Sunday, June 22, 2008

The Heart of Their Culture

Bob Somerby has never lost sight of the violence the media inflicts on our public life with its deeply disturbed game of "Who's in the club today?"

Alone among the political bloggers, he has no wish to be a member of the Village. Every other blogger above a certain visibility level wants to be part of the crowd, associated with a high-profile website, regurgitating the stories of the MSM, featured in celebrity interviews in papers and magazines, and appearing in the talking heads venues of cable, broadcast and radio.

Somerby knows that to have an independent and critical voice about the media you must be independent and unrelentlingly critical of that media. In order to do this, it also means criticizing the enablers of the media, the social and political insiders who hold the cocktail parties, pick up the phones, provide the spin, and, most of all, enforce their narrative of how the world works. The "creative class" on the left has never relinquished the fantasy that somehow the press is on "our" side, secretly harboring fantasies of being the next Woodward and Bernstein. It is all about catching someone in an act of wrong-doing, not about presenting a corrective context to the agendas presented to them. It's all about "gotchas". Their counter-parts on the right have never relinquished those fantasies, either, and they have been strikingly successful at taking over the media while asserting that the media is a hopelessly biased tool of the liberals. The chief difference between these two groups is that the right has used the media to consolidate its hold on power while the left has cheerfully assisted the right in achieving that goal. They both delight in playing "gotcha" with Democratic figures.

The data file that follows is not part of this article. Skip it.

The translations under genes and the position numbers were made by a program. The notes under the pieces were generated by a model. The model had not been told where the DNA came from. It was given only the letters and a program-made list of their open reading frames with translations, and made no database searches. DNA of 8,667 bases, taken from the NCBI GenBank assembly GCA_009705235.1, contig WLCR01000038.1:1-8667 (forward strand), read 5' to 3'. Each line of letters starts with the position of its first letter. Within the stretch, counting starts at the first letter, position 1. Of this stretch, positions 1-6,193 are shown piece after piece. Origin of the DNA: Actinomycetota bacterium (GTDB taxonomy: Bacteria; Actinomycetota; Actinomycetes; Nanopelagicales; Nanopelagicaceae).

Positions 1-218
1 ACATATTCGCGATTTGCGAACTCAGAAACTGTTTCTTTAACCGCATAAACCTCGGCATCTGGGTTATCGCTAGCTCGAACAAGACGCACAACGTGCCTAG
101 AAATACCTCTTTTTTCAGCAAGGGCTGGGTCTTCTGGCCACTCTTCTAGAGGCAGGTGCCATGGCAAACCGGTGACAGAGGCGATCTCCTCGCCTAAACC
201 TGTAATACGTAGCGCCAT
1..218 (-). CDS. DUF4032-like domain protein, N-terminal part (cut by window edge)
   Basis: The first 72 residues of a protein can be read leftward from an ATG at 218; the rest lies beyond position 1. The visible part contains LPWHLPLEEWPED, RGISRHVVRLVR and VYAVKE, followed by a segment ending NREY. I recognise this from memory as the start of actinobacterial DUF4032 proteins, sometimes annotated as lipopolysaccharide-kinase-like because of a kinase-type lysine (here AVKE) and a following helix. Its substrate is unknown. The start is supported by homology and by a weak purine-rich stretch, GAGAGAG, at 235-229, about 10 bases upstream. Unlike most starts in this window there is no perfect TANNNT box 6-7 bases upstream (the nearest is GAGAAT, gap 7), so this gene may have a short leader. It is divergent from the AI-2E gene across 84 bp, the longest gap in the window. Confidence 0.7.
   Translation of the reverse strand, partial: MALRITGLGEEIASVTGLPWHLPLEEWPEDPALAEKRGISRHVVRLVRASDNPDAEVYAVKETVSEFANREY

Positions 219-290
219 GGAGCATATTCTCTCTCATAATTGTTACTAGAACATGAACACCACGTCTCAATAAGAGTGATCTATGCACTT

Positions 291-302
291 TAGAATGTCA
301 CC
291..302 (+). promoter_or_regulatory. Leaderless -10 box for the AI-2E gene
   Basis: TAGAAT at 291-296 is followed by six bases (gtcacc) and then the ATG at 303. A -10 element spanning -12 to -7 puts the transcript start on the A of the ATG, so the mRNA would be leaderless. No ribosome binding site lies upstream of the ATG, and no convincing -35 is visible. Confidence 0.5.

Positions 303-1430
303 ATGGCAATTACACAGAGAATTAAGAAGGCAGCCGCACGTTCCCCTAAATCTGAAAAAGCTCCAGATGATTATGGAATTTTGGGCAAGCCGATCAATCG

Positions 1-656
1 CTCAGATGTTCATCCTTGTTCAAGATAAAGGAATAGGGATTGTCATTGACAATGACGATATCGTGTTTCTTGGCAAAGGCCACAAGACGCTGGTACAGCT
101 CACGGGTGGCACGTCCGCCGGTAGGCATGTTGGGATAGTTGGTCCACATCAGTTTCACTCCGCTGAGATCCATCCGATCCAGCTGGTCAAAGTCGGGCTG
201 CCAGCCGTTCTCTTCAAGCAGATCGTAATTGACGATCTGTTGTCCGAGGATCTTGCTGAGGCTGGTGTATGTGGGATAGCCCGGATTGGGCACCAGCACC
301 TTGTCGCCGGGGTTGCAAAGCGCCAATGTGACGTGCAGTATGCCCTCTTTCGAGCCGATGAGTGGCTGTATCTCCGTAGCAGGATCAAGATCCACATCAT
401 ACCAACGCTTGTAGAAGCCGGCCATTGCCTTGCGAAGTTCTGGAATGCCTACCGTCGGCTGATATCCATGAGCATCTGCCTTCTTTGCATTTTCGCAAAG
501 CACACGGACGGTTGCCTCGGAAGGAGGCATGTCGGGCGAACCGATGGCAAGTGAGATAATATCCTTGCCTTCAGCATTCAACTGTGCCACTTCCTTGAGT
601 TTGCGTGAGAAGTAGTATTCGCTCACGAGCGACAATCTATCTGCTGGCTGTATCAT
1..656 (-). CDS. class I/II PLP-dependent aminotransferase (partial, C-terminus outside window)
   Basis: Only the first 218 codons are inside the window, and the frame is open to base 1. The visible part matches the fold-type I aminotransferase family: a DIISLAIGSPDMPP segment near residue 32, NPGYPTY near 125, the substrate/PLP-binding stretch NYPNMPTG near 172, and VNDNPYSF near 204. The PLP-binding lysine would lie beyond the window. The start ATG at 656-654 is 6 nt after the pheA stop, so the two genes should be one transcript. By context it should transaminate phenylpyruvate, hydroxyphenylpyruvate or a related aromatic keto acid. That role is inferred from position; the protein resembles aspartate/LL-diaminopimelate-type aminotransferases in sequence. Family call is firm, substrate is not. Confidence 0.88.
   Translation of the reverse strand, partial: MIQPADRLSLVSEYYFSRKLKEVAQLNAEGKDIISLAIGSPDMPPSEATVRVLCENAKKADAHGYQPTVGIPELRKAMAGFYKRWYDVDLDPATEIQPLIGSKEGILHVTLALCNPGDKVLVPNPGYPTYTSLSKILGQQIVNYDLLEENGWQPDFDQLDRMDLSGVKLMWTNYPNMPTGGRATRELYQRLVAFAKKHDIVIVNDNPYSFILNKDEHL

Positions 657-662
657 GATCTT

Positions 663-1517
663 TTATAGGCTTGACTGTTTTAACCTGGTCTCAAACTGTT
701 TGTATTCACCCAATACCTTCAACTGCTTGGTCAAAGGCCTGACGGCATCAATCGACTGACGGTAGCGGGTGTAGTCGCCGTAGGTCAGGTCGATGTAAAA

His five part (to date) response to Tim Russert's death is an incredible, blistering analysis of this self-serving relationship. While other people (myself included) have focused on Russert himself, either to lionize him or reject him, Bob has taken the occasion to use their own words to expose their solipsistic adulation of their own dishonest culture. The last paragraph of the first post lays it out succinctly:
The guy [Russert] who wrote those books about dads is the same guy who gave those embarrassing answers in that interview with Bill Moyers. (In fairness, we’re inclined to think that Moyers overstated one alleged problem.) Predictably enough, Tim’s colleagues told you about the books; that interview got disappeared—along with the (inevitable) human shortcomings behind it. And no, they didn’t necessarily do that out of respect; it’s what they do in every circumstance. The instinctive refusal to tell you the truth lies at the heart of their culture.

Let's repeat that: The instinctive refusal to tell the truth lies at the heart of their culture.

Read all five of Somerby's posts. They are somewhat repetitive, but they build to his ultimate criticism, which is of the netroots and those who claim to be liberal voices.

  1. The instinctive refusal to tell you the truth lies at the heart of their culture
  2. Three pundits staged a rare discussion